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badminton court and rules of game

Basic Information about Badminton and Badminton Court

If badminton is nothing but an interesting activity to play in between barbecuing with your friends then we are sorry to inform you that you are missing out on a quite exciting fast racquet sport with a lot of breathtaking moments. If we`ve managed to intrigue you, yet you lack the needed Badminton related information and knowledge, we are here to help you. Read on to find out everything you need to know!

Leaving aside the exciting badminton-alike activity in your backyard, professional badminton is played indoors on a rectangular court with special dimensions. Furthermore, this sport can be played as a “singles-one on one” game or as “doubles-four players included”.

The badminton court itself is divided into halves by a net and usually by the rules, it is marked simultaneously for both the singles and doubles play. The full width of the Badminton court is 20 ft. (6, 1 meter) but when a singles game is played this width is reduced to 17 ft. (5, 18 meters) while the length is always the same without the singles/doubles exception- 44 ft. (13, 4 meters). With a centerline, the badminton court is divided into left and right service courts, and both of them are marked by a center line named short service line at a 6 ft. 6 inches (1, 98 meters) from the net.

From this line is the serving done. When it comes to the doubles game, the badminton court has a shorter serve-length dimension by 0, 76 meters when compared to the singles game (the doubles service line or long service line). 

A short history of How Badminton was invented

Although badminton is one of the Olympic's newest sports, you`d be surprised to find out its roots date way back (2,000 years ago) when ancient civilizations in Egypt, Greece, India, and China used to play the games named battledore and shuttlecock.

Historically, it all started back in the 1860s when British army officers started playing the so-called Indian Poona while being stationed in India. More than a decade later in 1873, the army officers returned to England, took the childish game with them, and literally turned into the now known Badminton sport.

Back in those days, the Poona “activity” was “presented” to a party organized by the Duke of Beaufort at one of his country estates called “Badminton”- hence the name of this sport.

Later on - in 1899 were held the first unofficial All-England championships for men and women (the next year). Decades after the formation of The Badminton World Federation in 1934, the first-ever official championships and tournaments were held not only in England but in several other countries as well such as Indonesia, Denmark, and Japan (in 1977).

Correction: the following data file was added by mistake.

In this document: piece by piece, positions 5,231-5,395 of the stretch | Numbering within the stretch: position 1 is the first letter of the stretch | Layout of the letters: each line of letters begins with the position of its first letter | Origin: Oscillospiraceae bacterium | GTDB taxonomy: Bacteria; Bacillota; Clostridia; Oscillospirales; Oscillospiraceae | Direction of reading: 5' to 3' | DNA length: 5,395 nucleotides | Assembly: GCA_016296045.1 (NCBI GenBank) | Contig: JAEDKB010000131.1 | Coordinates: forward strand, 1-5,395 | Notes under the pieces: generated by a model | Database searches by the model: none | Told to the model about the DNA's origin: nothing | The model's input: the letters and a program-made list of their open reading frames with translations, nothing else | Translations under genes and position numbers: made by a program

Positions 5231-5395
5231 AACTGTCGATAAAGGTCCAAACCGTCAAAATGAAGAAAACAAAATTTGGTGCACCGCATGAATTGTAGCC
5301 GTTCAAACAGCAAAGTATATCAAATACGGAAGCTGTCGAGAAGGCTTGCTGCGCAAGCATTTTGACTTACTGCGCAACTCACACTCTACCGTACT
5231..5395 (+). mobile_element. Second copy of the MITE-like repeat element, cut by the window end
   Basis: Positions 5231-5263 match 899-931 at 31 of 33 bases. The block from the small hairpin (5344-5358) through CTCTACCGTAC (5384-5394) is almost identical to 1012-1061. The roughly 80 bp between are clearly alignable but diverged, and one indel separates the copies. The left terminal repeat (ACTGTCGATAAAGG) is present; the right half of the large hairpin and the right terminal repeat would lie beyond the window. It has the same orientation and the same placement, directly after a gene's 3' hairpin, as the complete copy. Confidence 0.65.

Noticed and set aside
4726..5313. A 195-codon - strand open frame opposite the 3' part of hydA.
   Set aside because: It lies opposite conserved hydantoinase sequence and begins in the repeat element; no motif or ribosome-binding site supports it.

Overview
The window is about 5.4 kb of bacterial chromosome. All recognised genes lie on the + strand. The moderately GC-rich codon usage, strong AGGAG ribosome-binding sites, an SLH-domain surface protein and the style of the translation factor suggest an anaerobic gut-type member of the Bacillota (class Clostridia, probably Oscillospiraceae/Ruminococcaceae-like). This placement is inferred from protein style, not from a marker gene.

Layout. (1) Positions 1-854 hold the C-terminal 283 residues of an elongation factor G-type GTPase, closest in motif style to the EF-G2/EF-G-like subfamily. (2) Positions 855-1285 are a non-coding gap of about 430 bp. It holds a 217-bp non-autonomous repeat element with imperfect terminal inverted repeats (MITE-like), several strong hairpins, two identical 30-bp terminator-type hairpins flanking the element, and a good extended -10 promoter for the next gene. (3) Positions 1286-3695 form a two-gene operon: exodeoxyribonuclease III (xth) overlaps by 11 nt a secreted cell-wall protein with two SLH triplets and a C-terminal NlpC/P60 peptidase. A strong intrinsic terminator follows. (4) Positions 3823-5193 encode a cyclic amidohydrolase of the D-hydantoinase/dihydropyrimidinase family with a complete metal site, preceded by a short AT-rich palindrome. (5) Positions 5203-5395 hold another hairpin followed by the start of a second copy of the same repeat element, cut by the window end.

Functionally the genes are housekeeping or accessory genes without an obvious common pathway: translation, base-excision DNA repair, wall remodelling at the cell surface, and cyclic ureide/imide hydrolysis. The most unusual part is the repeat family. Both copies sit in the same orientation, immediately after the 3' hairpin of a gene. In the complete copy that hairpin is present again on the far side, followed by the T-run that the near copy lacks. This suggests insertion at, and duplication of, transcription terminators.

After a few “test drives” as a demonstration and exhibition sport, finally in the year of 1992 Badminton became a full medal Olympic sport for both men and women; and for singles and doubles.

badminton court

Types of Badminton Courts

As we previously mentioned, although this sport was born and played on the streets as a fun and recreational activity, over the decades turned into a professional sport and one of the most followed. Badminton is usually played on four different surfaces:

  • Synthetic surface PVC/PU

The most common surface used for top-notch Badminton venues is this synthetic surface and for a number of reasons. Usually laid upon a wooden base, these badminton courts are anti-slippery meaning fewer injuries, provide a good bounce, reduce the stress on your knees and ankles, and reduce the chances of injury. Furthermore, they offer an extraordinary grip that will allow you to jump and swiftly shift your direction.

  • Wooden Surface

Other than the synthetic surfaces, every now and then you will be able to see wooden courts as well. They are known for being shock absorptive but unfortunately, they are more slippery than the synthetic ones (less traction and struggles with proper grip). Furthermore, wood is known for having a fragile nature meaning higher costs for maintenance.

  • Acrylic surface

This type of surface is much similar to the synthetic surface made from PVC/PU. Although they look alike and offer a similar feel, the acrylic surface is not as good as the synthetic one in terms of shock absorption (they are tougher). On the other hand, the acrylic surface has exceptional strength and durability.

  • Cement surface

Lastly, we must mention this surface too even though it is used for playing recreational outdoor badminton. As the name says it, the surface is concrete therefore, it doesn`t provide proper support for the feet meaning there are far greater chances for injuries.